Fat is high in signal intensity on echo-train spin-echo sequences in comparison to conventional spin-echo sequences, in which fat is intermediate in signal intensity. The MR imaging determination of recurrent malignant disease versus fibrosis for pelvic malignancies illustrates this difference. Recurrent malignant disease in the pelvis (e.g., cervical, endometrial, bladder, or rectal cancer) generally appears high in signal intensity on conventional spin-echo sequences because of the higher signal intensity of the diseased tissue relative to the moderately low-signal intensity fat. In contrast, fat is high in signal intensity on echo-train spinecho images, and recurrent disease will commonly appear relatively low in signal intensity. Unfortunately, the fact that abnormal tissue is not high in signal intensity on echo-train T2-weighted images relative to fat is not specific for neoplasm, as fibro-sis can have a similar appearance. This is particularly problematic in post-therapy patients.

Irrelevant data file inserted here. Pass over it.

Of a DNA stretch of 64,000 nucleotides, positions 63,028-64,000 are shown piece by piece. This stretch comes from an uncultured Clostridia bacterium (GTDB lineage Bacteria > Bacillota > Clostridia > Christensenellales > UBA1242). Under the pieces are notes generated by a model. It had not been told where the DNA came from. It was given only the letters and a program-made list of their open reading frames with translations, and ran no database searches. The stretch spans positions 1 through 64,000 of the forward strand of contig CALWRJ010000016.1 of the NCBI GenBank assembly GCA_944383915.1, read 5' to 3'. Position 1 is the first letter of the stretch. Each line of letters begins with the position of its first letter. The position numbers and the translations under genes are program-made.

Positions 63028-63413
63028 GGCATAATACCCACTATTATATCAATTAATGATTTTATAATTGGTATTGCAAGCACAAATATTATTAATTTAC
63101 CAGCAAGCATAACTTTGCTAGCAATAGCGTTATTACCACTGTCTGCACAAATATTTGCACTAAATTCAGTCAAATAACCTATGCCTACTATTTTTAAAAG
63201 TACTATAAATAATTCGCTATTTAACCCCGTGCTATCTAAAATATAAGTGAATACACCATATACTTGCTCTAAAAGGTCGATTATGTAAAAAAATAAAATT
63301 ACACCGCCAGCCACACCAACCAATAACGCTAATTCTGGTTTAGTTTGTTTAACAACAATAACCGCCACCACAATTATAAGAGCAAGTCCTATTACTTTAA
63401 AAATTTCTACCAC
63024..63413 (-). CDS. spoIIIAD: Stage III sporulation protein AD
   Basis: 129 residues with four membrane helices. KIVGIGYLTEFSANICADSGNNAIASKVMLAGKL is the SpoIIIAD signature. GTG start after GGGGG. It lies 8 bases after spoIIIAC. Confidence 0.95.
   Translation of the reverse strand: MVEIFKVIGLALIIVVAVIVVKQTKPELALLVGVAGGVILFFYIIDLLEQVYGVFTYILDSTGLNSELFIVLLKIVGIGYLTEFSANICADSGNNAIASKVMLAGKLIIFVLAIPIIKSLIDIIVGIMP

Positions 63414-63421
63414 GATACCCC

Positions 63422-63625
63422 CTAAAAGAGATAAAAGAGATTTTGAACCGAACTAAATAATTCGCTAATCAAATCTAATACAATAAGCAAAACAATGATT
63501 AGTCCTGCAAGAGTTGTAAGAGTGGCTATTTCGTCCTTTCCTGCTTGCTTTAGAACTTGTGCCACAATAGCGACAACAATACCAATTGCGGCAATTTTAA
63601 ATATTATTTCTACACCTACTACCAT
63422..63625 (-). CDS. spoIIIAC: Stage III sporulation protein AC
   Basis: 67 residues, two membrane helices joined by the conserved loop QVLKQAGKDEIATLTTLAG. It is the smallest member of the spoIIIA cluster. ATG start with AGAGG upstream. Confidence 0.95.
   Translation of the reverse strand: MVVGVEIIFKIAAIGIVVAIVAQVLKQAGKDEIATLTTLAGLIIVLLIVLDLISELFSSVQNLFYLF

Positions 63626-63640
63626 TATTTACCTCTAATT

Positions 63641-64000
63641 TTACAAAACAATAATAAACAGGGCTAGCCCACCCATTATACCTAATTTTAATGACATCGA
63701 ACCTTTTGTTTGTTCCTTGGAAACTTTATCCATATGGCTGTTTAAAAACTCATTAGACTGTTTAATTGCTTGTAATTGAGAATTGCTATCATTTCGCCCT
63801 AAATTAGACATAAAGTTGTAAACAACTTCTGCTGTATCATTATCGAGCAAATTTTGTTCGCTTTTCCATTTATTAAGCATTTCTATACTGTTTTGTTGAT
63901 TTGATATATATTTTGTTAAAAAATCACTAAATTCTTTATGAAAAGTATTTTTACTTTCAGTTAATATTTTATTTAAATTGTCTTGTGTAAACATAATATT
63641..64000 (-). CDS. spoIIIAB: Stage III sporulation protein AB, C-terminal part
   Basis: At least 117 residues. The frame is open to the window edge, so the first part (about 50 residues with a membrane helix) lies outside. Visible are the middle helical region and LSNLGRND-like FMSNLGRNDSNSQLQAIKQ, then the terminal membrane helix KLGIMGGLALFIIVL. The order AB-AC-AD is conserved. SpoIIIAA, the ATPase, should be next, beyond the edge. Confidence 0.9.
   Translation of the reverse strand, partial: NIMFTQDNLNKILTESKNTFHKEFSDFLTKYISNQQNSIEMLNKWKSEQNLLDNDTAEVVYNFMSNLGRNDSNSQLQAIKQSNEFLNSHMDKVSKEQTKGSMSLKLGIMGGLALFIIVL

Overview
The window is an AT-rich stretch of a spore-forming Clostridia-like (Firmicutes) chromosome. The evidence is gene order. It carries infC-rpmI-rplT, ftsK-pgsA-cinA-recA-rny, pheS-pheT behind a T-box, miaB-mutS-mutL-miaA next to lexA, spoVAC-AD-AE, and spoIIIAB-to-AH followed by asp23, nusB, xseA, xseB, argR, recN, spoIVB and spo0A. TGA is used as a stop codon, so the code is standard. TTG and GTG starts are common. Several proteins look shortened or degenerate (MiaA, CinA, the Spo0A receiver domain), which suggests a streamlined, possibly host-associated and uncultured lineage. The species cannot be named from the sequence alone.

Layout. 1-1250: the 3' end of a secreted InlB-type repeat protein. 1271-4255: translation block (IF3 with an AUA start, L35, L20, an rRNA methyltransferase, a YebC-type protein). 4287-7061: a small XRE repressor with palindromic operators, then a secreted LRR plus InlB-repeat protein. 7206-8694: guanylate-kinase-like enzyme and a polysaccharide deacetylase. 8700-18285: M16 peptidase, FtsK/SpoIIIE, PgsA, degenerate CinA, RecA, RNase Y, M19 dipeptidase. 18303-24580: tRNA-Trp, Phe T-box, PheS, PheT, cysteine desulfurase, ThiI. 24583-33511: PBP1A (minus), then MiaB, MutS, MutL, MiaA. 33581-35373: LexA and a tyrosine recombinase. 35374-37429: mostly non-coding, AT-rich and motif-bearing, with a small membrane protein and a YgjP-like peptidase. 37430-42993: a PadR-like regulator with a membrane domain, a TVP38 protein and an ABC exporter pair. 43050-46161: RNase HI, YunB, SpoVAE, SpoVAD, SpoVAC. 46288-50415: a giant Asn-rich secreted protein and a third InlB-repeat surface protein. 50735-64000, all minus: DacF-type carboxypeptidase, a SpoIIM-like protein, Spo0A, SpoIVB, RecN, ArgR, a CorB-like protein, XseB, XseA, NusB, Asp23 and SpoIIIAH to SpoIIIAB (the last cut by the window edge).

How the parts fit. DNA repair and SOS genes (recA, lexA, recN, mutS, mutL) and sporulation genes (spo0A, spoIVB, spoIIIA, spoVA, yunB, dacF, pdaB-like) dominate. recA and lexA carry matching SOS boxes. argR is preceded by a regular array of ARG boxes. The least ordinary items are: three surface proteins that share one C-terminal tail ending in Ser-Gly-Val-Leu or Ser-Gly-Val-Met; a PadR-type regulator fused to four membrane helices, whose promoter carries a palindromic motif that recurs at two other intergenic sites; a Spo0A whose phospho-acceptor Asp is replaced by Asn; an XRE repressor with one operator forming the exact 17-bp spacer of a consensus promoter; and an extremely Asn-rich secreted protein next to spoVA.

Fat may also be problematic in the liver because fatty liver is high in signal intensity on echotrain spin-echo sequences, thereby diminishing contrast with the majority of liver lesions, which are also generally high in signal intensity on T2-weighted images. It is often necessary to use fat suppression on T2-weighted echo-train spin-echo sequences for liver imaging. Fat suppression should generally be applied to at least one set of images of the abdomen or pelvis, to ensure optimal contrast between high signal abnormalities, such as fluid collections or cystic masses, and adjacent intra-abdominal or pelvic fat.

The Uncooperative Patient Examination

The single shot T2-weighted technique can acquire each slice in less than 1 sec, and the critical data for creating the image during only a small fraction of that time, rendering this technique relatively insensitive to image deterioration resulting from respiratory motion (Fig. 5). Breath-hold examination is preferable to reduce spatial misregistration between adjacent slices. However, if a patient is incapable of following breath-hold instructions, a free breathing technique can be utilized as part of an "uncooperative" examination. Gradient echo T1-